Entries Tagged as 'sports'
February 22nd, 2017 ·
Here’s another rare local sports broadcast transferred from a set of “throw away” lacquers that originally came form WHBC in Canton, Ohio.
In this post, you’ll hear part one of a basketball game between Lehman and Lincoln High Schools in Canton, Ohio. (Both high schools, by the way, were turned into junior high schools in the mid-70s because of low enrollments.) Like the basketball game we heard in the blog last week, this broadcast is sponsored by Sugardale Meats.
This fifteen minute excerpt of the show was transferred direct from an original sixteen inch lacquer Audiodisc transcription. That’s the last of the local sports events I have from WHBC.
Tags: sports · local radio
February 9th, 2017 ·
We continue our look at some rare local previously lost radio programming transferred from a set of “throw away” lacquers that originally came from WHBC in Canton, Ohio.
This post features a half-hour excerpt of a local high school basketball game between Canton Township Wildcats and Central Catholic. You’ll hear the opening of the game - part one of the set - and then part five, near the very end of the game. It was a very close match-up and, unfortunately, we don’t have part six with the last few minutes of the game to find out who won. Jim Monte Jim Muzzy does the play by play and the game is sponsored by Sugardale meats, which still doing business in Ohio.
Programming of this type is quite rare - I can’t recall another local high school basketball game floating around among old time radio collectors, but there may be some other excerpts that exist. I imagine that most local high school and college sports events were aired live - this one only survives because it was presented transcribed.
Our mp3 was transferred from two Audiodisc sixteen lacquers. The grease pencil writing on the disc is a little obscured - the date looks like sometime January 1948. Someone could probably track down the specific date and the final score in a local Canton newspaper archives.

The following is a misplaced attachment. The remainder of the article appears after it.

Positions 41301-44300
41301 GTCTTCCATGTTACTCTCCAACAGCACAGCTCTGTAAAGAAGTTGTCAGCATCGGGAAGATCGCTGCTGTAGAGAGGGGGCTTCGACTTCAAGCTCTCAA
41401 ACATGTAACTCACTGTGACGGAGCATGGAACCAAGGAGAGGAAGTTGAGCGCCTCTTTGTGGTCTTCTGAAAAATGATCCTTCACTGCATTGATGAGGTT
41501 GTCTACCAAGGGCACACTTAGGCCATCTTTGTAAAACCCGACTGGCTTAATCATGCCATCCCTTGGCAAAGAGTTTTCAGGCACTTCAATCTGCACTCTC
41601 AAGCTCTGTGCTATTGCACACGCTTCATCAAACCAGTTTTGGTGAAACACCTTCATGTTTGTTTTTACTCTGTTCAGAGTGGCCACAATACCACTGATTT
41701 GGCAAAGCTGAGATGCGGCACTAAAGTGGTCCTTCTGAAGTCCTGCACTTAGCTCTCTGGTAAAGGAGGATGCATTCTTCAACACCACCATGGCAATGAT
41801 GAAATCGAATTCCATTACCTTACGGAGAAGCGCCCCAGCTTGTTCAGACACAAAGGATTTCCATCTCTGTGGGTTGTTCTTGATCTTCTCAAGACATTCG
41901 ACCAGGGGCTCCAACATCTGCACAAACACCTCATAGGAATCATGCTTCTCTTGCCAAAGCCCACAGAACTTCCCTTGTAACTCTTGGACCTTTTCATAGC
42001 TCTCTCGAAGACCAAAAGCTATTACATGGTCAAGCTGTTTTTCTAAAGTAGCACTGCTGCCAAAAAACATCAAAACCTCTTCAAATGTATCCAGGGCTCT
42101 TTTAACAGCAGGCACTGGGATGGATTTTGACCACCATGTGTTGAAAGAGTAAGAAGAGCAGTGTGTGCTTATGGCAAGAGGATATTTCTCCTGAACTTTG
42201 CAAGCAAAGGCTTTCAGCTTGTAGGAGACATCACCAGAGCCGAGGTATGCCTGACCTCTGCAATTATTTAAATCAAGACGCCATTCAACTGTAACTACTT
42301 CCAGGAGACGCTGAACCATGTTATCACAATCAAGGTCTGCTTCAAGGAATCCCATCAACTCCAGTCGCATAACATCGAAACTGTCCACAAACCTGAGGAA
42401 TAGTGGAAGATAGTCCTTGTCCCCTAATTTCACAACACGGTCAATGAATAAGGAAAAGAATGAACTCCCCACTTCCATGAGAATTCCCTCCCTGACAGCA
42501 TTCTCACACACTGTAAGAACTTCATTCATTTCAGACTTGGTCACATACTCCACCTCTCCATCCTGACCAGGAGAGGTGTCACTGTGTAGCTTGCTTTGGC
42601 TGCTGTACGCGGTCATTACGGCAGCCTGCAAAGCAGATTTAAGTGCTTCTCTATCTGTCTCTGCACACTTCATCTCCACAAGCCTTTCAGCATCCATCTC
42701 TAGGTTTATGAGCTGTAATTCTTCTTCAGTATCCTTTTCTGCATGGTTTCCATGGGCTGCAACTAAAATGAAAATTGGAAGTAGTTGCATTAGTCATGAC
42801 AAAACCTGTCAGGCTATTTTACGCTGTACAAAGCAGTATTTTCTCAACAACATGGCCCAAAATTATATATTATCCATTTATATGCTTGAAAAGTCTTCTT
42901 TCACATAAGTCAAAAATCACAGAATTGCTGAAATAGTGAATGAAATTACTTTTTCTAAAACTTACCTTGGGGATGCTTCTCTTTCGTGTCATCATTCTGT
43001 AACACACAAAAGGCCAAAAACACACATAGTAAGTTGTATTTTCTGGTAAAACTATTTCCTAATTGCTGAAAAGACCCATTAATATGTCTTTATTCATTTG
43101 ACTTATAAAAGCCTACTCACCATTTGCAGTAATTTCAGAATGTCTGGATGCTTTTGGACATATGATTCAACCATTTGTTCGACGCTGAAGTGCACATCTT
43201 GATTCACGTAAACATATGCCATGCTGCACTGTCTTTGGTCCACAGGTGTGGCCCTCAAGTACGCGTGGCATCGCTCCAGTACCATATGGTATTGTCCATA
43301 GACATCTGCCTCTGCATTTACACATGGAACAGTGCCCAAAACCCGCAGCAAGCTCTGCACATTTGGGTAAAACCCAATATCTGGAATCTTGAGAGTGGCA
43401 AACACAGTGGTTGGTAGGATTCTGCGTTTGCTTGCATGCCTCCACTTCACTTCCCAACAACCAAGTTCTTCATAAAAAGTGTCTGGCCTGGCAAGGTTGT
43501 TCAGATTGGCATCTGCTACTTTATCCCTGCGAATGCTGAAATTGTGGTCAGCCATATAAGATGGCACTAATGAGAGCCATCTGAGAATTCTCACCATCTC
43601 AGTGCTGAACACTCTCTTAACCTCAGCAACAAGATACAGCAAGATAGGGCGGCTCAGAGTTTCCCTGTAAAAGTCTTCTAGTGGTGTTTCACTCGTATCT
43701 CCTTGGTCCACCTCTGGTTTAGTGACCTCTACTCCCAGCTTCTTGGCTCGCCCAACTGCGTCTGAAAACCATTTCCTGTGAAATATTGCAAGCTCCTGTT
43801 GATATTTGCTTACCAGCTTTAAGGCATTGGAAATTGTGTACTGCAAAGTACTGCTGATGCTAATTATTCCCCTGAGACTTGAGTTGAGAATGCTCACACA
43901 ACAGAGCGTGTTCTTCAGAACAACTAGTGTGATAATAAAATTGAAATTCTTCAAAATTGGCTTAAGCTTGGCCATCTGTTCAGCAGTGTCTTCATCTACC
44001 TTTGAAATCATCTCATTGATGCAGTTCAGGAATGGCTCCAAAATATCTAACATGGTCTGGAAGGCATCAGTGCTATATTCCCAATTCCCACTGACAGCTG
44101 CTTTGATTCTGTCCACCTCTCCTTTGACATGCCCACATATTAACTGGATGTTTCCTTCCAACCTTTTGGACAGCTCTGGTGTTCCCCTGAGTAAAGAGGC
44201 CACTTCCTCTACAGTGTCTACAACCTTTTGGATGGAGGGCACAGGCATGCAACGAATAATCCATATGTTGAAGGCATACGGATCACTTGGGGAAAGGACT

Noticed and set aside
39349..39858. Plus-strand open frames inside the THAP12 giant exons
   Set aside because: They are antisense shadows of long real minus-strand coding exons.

Tags: sports · early radio
January 26th, 2017 ·
We continue our look at the obscure Mutual series, “Your Fishing and Hunting Club of the Air” that was originally heard in the late 40s and early 50s. Our panelists once again answer questions from listeners about hunting and fishing and offer nifty prizes to listeners that have their questions read on the air.
This post features the second half of the program of July 7, 1949. Some of the questions answered by the panel include who owns the fish and game on private property or public lands, rechambering a Japanese gun for American ammunition, and whether bass in one lake prefer one type of lure over another. Once again, Bud Collyer handles the announcing duties and the Mail Pouch tobacco ads.
This excerpt was transferred directly from a 16” Audiodisc lacquer recorded at WHBC, Akron, Ohio from the network line, probably for time-shifting.
January 12th, 2017 ·
In this post, the first in a group of several network line checks from a radio station in Akron, Ohio, apparently recorded for time shifting purposes.
“Your Fishing and Hunting Club of the Air” is an obscure series that ran on Mutual in the late 40s and early 50s, sponsored by Mail Pouch tobacco. The idea behind the show is that listeners send in postcards with questions about hunting and fishing and, if they’re answered on the air by the panel of experts, the listener gets some prizes related to the sport.
This episode includes questions about casting fishing lines, the effect of wind on lead shot, and how large minnows grow. The panel includes Florida author Dave M. Newell, Jim Hurly of the "NY Daily Mirror", Gail(?) Borden, Jeff Bryant and the host, Bill Slater. The announcer for the show is Bud Collyer, apparently in between assignments from the “Daily Planet” in his role as radio’s Superman.
The show was transferred to mp3 direct from a 16” Audiodisc lacquer recorded at WHBC, Akron, Ohio. It includes the Mutual id at the end of the program.